It should also offer different angles so you can progress to a full inversion.  Take your time getting acclimated to being upside down. 

The sensation can cause dizziness as all of the blood is rushing to your head.  That is why the angled progression to a full inversion is so vital. 

It will get you comfortable with the change.  Once you are comfortable, you can change the angle slightly. 

Even a simple angle can bring you some back pain relief or release that muscle tension.

Strapping In

Securing yourself to the table safely is your top priority.  Depending on how you do, it will depend on that table you purchased. 

The best inversion tables offer straps and ankle clamps that are more comfortable and secure. 

There’s nothing worse than an uncomfortable ankle clamp that pinches your skin.  It will take away from the stress relief that you will get from a complete inversion. 

Sometimes all the inversion table offers is a place to put your feet under to hold you in place.  If that is the case, definitely wear shoes, so you don’t hurt your feet and are more comfortable in the inversion process.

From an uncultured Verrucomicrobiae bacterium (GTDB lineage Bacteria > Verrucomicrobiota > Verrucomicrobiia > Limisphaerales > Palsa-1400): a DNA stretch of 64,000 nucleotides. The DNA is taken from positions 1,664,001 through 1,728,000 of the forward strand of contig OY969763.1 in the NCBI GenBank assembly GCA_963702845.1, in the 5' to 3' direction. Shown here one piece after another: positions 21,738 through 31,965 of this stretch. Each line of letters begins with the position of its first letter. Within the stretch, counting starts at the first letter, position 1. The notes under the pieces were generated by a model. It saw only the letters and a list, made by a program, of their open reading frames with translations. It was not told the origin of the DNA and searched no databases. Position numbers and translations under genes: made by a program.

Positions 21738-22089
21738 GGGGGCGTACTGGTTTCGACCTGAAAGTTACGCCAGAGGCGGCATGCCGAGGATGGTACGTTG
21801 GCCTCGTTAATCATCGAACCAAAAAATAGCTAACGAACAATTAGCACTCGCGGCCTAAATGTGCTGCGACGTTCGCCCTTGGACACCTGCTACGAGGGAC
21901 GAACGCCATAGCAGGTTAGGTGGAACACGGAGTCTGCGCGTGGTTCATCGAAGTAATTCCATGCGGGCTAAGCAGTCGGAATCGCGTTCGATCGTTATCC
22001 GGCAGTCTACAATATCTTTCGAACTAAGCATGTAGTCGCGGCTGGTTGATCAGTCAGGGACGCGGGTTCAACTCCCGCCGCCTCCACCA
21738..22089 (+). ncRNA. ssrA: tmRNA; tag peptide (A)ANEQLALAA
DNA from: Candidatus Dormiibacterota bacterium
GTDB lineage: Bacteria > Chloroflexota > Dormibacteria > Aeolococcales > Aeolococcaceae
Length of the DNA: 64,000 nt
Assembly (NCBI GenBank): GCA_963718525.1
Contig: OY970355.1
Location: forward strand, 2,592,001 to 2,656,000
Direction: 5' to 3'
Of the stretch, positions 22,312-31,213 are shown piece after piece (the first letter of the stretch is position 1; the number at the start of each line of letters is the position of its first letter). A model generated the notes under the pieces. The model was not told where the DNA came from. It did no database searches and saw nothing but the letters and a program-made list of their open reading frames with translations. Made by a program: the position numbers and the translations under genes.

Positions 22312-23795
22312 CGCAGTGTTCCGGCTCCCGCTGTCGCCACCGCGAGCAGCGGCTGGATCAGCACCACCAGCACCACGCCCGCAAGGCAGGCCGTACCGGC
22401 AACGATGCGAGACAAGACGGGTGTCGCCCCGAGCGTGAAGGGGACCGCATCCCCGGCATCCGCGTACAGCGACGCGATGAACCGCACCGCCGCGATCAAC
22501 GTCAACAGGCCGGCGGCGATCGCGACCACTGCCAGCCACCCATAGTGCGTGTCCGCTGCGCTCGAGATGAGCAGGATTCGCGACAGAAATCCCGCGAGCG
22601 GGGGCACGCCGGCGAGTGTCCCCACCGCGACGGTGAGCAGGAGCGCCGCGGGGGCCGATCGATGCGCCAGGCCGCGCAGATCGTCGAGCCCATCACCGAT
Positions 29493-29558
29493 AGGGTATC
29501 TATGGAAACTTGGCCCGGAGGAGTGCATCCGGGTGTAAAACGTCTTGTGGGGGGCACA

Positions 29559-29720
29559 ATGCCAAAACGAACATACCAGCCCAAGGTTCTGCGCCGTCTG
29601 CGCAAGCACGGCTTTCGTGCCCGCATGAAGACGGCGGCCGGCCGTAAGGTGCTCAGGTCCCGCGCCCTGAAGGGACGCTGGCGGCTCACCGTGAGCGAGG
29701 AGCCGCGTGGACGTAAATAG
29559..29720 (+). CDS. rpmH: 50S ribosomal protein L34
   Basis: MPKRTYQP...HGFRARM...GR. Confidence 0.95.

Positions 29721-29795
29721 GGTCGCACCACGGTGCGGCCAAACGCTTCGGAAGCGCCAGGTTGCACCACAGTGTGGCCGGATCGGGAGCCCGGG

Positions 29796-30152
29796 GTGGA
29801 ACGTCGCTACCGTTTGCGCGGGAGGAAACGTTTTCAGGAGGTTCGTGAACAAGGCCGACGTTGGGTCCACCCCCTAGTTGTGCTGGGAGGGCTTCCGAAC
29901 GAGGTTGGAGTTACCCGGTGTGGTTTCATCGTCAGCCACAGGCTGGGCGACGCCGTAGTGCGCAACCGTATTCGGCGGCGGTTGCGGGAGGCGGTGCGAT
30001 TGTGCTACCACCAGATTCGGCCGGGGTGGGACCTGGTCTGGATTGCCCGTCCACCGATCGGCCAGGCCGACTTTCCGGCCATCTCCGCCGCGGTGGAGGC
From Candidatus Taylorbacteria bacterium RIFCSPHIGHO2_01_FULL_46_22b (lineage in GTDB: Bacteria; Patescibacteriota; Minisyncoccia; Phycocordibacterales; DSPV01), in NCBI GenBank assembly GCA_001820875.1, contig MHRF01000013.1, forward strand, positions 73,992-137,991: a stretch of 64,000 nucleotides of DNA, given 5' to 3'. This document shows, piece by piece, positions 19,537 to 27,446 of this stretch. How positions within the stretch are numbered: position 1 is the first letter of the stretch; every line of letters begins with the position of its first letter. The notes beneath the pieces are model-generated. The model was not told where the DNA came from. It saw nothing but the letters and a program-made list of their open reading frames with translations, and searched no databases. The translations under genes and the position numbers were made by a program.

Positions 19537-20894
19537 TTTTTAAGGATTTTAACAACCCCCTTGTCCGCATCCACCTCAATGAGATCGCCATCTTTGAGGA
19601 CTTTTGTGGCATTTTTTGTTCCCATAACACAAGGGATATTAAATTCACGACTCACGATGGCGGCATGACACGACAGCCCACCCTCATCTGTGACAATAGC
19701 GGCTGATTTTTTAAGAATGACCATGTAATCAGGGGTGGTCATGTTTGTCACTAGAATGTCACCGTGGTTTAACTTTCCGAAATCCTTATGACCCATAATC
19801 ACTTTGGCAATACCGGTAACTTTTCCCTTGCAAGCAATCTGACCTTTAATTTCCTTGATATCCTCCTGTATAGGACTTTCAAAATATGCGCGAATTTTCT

Ready for Inversion

After your legs and feet are securely strapped in, it’s time to invert.  Remember, if you are a beginner, take it to a slight angle and work your way up to a full inversion. 

As you start to invert, do it slowly and carefully. We recommend that you never use your inversion table without someone else there to help you, especially if you are new to it. 

Beginners should start with one to two minutes of inversion.  As you get more comfortable, increase the time. 

While there is no set amount of time to work up to, we recommend speaking with your physician on what amount of time they recommend. 

It will differ from person to person depending on why you are using the table.  In general, hang upside down until you feel the relaxation of it. 

If at any time you start to feel uncomfortable, come out of your inversion, but do so slowly.  Going too fast will increase the dizziness that you feel.  

During Inversion

While you are hanging, there are specific exercises and stretches that you can do to increase muscle relief.  Ask your doctor to specify some exercises that work best for your particular injury or pain. 

If you have ever done yoga before, you know the benefits of breathing.  Use those same breathing techniques during your inversion. 

The method of long, deep breaths in through your nose and out through your mouth are essential for relaxation and stress relief.